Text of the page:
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Splinters Happen. Bare Feet Walk On.

Splinters happen. I have had glass slivers, wood, and dirt specks all lodge into some part of my heels, toes, or soles at some point in my barefoot journey. They hurt, usually intermittently, and I usually wish they didn’t occur, but I also realize they are part of the “barefoot experience.” If I am to bare my feet to the world around me, getting an occasional splinter is the price I’m willing to pay. Splinters remind me that I’m not fully in control of the environment around me and that there are times I could be more aware of where and how I step. But even with careful steps, splinters can and still occasionally occur, especially if one lives most of their life sans shoes. Unless you have some underlying medical condition, splinters are generally not dangerous and will work themselves out on their own. And, that is also a good lesson on patience. It might take several days, or even a week or longer, for splinters to finally dislodge. But, I realize that it’s good for me to learn to “let go,” and allow my body to do what it needs to do to take care of itself. As I get older, I am slowly learning to embrace this more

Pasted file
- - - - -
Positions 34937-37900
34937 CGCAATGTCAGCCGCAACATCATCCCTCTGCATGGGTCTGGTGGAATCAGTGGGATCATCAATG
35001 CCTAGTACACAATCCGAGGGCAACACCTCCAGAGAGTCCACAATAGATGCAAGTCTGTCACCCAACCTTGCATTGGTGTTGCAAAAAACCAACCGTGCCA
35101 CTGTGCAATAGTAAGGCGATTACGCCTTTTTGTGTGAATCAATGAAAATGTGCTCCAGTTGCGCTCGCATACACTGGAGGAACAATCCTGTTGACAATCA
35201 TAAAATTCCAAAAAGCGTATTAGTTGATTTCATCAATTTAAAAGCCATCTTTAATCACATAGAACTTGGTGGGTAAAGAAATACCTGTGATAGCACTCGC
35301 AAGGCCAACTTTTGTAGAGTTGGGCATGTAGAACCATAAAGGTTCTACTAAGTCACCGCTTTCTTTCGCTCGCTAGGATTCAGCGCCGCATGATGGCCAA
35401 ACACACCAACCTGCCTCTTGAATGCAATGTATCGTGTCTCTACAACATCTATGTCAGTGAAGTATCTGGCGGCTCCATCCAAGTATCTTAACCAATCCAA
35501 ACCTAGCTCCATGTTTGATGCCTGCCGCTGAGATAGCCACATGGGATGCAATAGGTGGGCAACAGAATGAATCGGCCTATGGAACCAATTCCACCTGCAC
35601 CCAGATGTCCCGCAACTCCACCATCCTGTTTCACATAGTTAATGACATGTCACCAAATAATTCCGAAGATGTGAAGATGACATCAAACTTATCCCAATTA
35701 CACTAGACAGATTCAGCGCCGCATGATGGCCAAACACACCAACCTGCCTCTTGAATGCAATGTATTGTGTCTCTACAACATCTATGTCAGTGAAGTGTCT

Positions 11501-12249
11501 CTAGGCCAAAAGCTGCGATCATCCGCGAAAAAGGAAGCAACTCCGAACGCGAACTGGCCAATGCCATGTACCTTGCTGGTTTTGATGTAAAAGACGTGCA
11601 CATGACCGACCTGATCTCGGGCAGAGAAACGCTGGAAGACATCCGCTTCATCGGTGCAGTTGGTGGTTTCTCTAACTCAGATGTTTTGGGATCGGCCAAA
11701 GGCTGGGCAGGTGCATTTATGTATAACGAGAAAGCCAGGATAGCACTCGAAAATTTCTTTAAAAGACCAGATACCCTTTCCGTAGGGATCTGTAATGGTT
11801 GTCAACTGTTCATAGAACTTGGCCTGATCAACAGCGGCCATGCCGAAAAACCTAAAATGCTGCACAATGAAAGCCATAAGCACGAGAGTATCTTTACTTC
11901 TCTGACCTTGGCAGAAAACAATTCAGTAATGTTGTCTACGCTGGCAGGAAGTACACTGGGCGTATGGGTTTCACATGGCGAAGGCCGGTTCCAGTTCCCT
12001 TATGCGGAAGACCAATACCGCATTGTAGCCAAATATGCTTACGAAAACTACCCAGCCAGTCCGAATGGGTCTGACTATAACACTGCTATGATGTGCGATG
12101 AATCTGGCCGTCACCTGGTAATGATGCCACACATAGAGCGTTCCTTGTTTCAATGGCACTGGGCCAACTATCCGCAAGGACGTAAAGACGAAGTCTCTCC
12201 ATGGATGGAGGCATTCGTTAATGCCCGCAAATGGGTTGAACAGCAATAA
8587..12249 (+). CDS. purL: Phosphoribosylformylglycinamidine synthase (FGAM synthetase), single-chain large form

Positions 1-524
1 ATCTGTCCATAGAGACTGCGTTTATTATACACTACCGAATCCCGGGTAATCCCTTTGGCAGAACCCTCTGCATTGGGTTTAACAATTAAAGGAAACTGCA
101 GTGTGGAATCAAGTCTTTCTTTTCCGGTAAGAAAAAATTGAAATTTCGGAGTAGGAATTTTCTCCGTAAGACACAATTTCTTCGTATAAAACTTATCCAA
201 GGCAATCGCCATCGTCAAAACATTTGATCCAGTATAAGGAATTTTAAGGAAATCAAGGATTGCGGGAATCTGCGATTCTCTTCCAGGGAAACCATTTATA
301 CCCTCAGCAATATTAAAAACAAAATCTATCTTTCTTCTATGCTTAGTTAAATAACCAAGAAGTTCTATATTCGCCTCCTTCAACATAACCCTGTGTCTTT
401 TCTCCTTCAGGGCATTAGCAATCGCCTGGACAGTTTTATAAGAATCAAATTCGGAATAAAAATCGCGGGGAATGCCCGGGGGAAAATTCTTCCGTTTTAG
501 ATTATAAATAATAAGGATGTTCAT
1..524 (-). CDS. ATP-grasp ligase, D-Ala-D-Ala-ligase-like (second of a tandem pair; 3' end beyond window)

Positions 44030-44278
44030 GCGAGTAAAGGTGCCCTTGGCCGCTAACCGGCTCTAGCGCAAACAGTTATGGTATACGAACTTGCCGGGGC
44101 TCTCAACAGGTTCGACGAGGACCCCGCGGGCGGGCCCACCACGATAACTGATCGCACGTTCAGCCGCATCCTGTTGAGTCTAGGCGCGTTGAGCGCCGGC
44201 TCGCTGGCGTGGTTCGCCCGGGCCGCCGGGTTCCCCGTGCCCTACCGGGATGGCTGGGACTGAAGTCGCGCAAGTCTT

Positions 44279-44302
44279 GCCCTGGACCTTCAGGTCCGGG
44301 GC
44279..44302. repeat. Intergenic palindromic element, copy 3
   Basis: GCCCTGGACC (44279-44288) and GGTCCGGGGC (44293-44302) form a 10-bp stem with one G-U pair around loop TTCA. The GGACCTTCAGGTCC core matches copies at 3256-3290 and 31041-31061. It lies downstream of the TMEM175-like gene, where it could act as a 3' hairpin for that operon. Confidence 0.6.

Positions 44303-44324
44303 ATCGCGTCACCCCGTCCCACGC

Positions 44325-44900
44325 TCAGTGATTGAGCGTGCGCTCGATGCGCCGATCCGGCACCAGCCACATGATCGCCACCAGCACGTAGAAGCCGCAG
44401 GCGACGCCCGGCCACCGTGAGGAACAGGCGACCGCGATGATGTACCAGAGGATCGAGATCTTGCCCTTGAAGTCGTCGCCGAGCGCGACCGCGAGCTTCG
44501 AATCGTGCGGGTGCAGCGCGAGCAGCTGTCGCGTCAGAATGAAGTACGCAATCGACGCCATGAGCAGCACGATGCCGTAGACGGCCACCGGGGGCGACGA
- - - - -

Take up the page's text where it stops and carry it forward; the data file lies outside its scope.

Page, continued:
, one splinter at a time.

Now I know some of you might be thinking that I could simply wear shoes and avoid the “splinter issue” altogether, but I would then be shutting myself off from all the wonderful barefoot tactile experiences of which I’ve grown so fond. Soft grass. Warm asphalt on a summer evening. The floor in the frozen food section of the grocery store in the summertime. A dusty hiking path. A bark-strewn trail in a local park. A damp sidewalk after it has just started raining. The cool tile floor in a coffee shop. A gravel parking lot. Each of these barefoot experiences makes me feel grounded and connected and alive. I’m not willing to give up all these wonderful experiences in order to avoid any temporary issues with an errant splinter! With almost everything we do in life, there are risks and benefits. For many of us, the pleasures of barefoot living greatly outweigh the occasional pain of a splinter. And for what it’s worth, splinters help build character, too…the tough days make the other barefoot days even more enjoyable. And ask yourself this…if you never got a splinter in your foot, were you really going barefoot enough? I know what my answer is. I hope to see you out there enjoying life…maybe even barefoot. Try it…you just might find the experience to be as good…or even better…than I described. Shoes off…Smiles on!




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